Can “bedding” only be done once, when the pads and rotors are new?  Nope, the same process can be done during the pads and rotors life, and we have certainly seen on some organic race pad applications where the track use results in uneven pad deposits, and you get the feared brake shudder….so, you can go thru the “bedding” process again to ensure the application is even and ready for use again.  If the pad deposits are too great, the rotors may need to be burnished or freshen before the next step of bedding can be repeated or done again.

For street applications….the bedding can be done on the street, by going thru a general heating up process (3 or 4 stops from 30 mph down to 5 mph, then immediately repeating), then the hard application process (3 or 4 stops from 60mph down to 10mph using thresshold braking….during this process the brakes should actually be smoking… not fear this…this is good), then a cooling process of braking (another 3 or 4 stops from 30mph to 5mph with moderate braking pressure).  Finally, the brakes now need to cool uniformly, and you should drive at least a mile without using the brakes at all, and also not let the car come to rest (heat soak could occur due to the heat in the pads and rotors).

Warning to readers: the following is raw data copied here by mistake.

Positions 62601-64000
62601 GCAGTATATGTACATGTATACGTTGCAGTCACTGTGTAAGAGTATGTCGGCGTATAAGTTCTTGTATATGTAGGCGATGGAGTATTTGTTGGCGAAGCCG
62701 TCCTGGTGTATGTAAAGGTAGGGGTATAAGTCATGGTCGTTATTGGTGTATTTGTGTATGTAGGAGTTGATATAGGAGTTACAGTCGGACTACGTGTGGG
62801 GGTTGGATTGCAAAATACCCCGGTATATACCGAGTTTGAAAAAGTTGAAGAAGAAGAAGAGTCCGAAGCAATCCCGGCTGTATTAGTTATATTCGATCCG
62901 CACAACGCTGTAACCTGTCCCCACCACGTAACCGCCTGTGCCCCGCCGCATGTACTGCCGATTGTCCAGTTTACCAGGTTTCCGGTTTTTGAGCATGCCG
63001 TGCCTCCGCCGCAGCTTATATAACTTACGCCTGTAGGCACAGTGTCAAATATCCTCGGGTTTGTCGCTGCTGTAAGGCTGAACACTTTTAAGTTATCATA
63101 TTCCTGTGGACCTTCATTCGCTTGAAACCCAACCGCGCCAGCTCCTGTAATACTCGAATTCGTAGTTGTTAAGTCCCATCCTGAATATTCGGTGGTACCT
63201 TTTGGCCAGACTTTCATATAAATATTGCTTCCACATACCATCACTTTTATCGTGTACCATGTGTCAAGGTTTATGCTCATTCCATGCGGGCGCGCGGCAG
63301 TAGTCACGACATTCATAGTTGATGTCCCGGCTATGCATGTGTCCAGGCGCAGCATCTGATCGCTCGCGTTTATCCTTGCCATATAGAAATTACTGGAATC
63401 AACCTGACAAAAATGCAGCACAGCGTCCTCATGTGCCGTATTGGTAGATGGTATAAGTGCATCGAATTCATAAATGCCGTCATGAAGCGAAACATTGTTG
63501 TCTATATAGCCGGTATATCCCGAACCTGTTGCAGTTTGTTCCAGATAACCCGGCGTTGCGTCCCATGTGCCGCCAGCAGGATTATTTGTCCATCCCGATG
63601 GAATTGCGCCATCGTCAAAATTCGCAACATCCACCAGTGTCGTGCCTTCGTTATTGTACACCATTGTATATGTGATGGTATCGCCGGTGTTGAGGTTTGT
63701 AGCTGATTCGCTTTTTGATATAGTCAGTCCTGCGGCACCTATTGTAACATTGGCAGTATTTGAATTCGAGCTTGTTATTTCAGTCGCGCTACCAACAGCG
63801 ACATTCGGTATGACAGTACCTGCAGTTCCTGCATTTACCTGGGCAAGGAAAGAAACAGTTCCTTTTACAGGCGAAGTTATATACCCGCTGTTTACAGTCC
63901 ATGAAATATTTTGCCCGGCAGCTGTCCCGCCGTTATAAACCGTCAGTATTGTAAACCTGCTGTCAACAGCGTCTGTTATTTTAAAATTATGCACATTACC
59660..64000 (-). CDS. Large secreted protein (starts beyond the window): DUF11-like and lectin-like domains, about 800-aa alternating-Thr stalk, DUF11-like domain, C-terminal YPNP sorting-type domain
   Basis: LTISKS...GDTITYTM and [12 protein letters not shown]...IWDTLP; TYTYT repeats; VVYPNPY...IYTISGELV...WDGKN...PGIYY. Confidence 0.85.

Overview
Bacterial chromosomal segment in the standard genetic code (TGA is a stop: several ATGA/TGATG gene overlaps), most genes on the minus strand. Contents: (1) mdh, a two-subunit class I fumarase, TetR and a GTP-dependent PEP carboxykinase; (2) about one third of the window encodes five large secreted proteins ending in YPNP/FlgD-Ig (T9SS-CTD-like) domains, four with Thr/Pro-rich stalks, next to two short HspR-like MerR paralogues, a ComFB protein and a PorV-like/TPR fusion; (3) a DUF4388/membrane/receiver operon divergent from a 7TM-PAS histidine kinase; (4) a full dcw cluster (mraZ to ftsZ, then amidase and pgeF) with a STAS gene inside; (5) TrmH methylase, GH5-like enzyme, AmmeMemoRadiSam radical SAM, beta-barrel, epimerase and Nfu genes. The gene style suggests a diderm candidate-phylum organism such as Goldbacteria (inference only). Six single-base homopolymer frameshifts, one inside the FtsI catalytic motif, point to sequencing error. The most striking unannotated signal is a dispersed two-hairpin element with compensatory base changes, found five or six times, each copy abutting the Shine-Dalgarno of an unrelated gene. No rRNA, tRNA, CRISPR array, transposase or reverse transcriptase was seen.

Another hint for track users….when you come off the track, do NOT bring your track car into the pits without using the cooling down lap to really cool the motor and brakes.  If you come off a hot lap and immediately head for the pits, but you’re still playing a hot lap on the last lap, and you then roll into the pits as you are so excited from your last set of flyers…and then park the car, the heat in the brakes can “heat soak”, and cause the rotors to warp….this is also why when you are at the track you NEVER put on the parking brake when you park your car or vehicle in the pits….lesson learned from direct experience.